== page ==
Ever Stepped Inside a Real Factory? Today’s Modern Manufacturing May Surprise You

Most Americans have never seen the inside of an operational manufacturing facility. Despite the sector’s outsize cultural and economic influence, it accounts for just over 10 percent of all U.S. employment, according to figures from the St. Louis Fed. That’s down from well over 25 percent in 1970s.

Long story short: It’s a service economy now.

But that’s not the whole story. Even as manufacturing’s total share of labor force participation declines, the sector remains on the economic cutting edge. Manufacturing is more innovative and technology-driven today than at any point in history. If anything, its cultural and economic influence is poised to increase in the coming years.

How can this be? In large part, it’s thanks to the tireless efforts and boundless creativity of manufacturing leaders and employees. And its impact is felt everywhere one looks, in industry and beyond. If you haven’t been paying attention, this is what you need to know about the state of the American factory.

  1. Manufacturers Can Do More With Less

The decline in manufacturing employment is only partially due to the U.S. economy’s service-based reorientation. Automation is a massive piece of the puzzle, too. Increasingly effective industrial robots and ever more sophisticated design software have removed the human element from many rote fabrication processes — though, as we’ll see, that has created opportunities for humans elsewhere.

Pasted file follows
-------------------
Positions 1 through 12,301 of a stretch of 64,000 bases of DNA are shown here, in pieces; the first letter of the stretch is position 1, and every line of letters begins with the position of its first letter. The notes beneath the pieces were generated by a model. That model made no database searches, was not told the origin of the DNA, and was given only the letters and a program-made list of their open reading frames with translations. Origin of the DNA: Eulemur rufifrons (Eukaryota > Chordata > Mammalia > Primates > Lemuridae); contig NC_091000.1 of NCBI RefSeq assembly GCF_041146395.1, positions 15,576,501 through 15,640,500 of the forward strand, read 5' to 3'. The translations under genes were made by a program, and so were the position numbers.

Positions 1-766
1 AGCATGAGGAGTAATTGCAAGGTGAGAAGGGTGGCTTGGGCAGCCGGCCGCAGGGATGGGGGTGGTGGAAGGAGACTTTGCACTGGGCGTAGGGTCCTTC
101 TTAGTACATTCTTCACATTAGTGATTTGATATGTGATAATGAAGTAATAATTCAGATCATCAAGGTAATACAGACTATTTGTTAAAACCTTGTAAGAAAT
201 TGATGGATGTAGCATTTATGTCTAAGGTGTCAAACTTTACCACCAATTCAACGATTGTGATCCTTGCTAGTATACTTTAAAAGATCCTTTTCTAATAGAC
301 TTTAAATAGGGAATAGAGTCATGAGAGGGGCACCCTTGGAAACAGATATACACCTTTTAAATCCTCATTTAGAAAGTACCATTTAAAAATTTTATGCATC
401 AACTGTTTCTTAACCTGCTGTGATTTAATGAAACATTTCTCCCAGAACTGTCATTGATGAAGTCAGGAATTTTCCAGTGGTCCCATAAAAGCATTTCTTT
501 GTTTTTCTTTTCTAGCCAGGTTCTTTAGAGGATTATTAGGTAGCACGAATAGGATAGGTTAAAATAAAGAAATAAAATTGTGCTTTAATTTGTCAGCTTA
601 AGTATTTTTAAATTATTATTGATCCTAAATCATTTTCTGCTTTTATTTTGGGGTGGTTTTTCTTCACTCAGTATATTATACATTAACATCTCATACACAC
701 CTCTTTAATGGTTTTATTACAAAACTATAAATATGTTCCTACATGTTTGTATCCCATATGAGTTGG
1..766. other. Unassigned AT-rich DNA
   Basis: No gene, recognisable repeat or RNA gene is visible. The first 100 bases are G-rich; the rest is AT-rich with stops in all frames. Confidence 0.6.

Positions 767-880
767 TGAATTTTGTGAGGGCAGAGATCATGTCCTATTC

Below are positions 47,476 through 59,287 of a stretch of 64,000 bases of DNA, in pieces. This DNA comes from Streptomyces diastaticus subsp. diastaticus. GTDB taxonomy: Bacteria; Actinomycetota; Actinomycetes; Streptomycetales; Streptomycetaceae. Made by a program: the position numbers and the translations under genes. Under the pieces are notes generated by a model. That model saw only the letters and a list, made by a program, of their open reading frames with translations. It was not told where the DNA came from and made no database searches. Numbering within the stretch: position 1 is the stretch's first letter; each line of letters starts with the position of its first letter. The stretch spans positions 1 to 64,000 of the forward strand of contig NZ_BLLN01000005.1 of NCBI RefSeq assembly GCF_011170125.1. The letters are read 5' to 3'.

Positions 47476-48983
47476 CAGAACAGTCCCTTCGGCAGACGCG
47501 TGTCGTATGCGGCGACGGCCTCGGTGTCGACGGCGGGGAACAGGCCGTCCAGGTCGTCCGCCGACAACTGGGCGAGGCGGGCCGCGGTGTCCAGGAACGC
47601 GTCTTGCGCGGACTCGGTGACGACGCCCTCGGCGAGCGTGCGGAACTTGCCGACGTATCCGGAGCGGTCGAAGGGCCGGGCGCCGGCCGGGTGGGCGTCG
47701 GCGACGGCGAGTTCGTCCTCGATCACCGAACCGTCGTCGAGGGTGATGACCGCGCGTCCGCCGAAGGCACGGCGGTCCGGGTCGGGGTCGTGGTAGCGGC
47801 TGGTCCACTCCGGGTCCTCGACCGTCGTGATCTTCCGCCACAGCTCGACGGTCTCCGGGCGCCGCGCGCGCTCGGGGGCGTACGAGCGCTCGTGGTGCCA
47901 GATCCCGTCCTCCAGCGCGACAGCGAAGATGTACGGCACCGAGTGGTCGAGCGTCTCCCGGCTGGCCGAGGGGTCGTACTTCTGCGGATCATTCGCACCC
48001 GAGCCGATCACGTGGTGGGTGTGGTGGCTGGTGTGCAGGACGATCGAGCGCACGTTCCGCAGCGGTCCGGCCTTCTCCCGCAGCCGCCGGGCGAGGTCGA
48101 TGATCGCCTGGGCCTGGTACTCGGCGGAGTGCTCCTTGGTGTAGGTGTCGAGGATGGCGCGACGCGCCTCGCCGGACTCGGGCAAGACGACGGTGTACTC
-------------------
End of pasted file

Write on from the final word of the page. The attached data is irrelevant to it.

1. Employees Have Much More Autonomy

For more on this, look to industrial enterprises widely considered innovation drivers in their respective industries. Case in point: President and CEO Todd Leebow and the rest of the Majestic Steel USA team, who’ve bucked the tight labor market with impressive growth since the beginning of the 2010s. Majestic Steel’s secret is a belief that empowered, autonomous associates are better associates.

  1. The Labor Force Is More Skilled

Automation is pushing employees to acquire advanced skills (and formal credentials) that previously weren’t required for most factory work. This is an unambiguous win for employers and workers alike, with the former enjoying unprecedented human capital and the latter benefiting from a bevy of career advancement opportunities.

  1. Some Manufacturers Are Disrupting Their Own Industries

A lot has changed in manufacturing since 1970s. In recent years, the pace of change has undeniably quickened. Forward-thinking manufacturers like Majestic Steel see the writing on the wall, and they’ve diversified accordingly. Leebow and two former Majestic employees recently debuted the first digital marketplace for industrial metals in a clear bet on the industry’s future.

  1. Supply, Demand, and Capital Are Global

The world is more interconnected than it was in the 1970s, when many national markets remained closed and parts of the developed world (such as Europe) had only recently emerged from the post-World War II doldrums. Today, unimaginably complex, transnational systems drive entire industries, with peril and promise for their stakeholders.

What Will the Next 50 Years Hold?

Fifty years is a long time. 

In 2070, children born today will be well into middle age. How will manufacturing look in their day — and what will they have to say about their own grandparents’ factories?

Good things, hopefully. But one thing is certain: the factories of the far future will be very different from the factories of today, just as today’s are very different from those known by generations past. Workers in every manufacturing field must do what they can to prepare.

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